SOURCE The federal debt moved above $19,400,000,000,000 for the first time as of the close of business on Tuesday, according to the data released today by the U.S. Treasury.
At the close of business on Monday, July 18, the total federal debt was $19,391,094,247,028.26, according to the Treasury. By the close of business on Tuesday, July 19, it had risen to $19,402,361,890,929.46.
On Friday, Oct. 30, 2015, Congress passed the “Bipartisan Budget Act,” which suspended the legal debt limit until March 15, 2017. President Obama signed that bill into law on Monday, Nov. 2, 2015
At the close of business on Oct. 30, the federal debt stood at $18,152,981,685,747.52.
In the less than nine months since then, the federal debt has increased by $1,249,380,205,181.94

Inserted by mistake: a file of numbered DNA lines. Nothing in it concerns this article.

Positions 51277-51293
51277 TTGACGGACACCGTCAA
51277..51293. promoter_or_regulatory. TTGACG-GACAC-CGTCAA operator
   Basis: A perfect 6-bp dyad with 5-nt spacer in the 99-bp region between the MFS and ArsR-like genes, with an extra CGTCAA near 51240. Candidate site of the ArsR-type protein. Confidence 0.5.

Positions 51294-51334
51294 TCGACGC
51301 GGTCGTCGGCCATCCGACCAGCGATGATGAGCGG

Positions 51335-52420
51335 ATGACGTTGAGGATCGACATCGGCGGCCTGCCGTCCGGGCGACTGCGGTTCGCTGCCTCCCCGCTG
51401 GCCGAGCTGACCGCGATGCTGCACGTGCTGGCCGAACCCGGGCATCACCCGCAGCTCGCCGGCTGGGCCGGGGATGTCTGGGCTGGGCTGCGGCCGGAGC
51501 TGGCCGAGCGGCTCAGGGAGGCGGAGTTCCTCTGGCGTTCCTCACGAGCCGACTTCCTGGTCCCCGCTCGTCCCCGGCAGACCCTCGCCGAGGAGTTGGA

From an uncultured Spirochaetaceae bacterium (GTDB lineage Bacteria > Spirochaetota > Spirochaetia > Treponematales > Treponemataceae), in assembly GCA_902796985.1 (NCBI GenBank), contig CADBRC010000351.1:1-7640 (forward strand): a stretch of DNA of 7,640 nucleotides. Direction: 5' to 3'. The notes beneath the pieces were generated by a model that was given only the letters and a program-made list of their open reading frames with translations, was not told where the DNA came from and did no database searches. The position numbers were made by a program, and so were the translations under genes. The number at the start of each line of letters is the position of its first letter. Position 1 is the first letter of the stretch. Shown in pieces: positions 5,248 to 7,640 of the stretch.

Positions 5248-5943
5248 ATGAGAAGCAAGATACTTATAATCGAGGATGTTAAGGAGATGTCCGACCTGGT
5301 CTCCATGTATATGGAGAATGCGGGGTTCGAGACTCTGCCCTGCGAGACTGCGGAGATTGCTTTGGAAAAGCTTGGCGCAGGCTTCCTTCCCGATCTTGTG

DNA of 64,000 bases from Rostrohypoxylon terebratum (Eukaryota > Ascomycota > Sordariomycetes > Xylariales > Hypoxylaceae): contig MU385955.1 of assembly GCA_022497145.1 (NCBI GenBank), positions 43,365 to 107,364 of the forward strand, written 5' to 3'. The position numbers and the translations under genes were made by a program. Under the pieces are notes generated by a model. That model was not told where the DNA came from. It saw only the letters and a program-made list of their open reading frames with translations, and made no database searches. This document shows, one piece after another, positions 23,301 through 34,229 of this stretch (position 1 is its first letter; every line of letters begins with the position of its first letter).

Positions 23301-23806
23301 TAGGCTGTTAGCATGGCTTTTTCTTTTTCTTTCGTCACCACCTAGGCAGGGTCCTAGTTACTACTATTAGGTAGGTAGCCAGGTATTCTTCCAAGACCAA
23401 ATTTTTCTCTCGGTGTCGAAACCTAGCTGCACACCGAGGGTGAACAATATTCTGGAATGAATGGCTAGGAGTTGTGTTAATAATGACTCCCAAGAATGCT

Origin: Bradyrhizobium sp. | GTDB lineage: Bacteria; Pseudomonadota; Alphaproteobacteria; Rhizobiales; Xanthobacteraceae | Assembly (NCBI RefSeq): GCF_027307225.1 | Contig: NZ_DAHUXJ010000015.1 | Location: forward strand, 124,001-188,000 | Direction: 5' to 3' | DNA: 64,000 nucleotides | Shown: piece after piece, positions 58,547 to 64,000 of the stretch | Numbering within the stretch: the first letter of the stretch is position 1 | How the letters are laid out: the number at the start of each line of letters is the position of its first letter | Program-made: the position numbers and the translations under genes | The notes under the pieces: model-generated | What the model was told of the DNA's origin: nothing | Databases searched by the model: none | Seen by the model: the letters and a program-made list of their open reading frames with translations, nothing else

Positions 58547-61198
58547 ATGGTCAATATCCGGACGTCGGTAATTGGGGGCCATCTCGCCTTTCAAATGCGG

Title IX of the Bipartisan Budget Act is entitled “Temporary Extension of Public Debt Limit.” The Congressional Research Service summary explains that part of the law this way: “The public debt limit is suspended through March 15, 2017. On March 16, 2017, the limit is increased to accommodate obligations issued during the suspension period.”
Prior to President Obama signing the Bipartisan Budget Act, the Treasury had been in a “debt issuance suspension period” that Treasury Secretary Jacob Lew had declared on March 16, 2015. During that “debt issuance suspension period” the Treasury took what it calls “extraordinary measures” to prevent the debt from exceeding what was then the legal limit.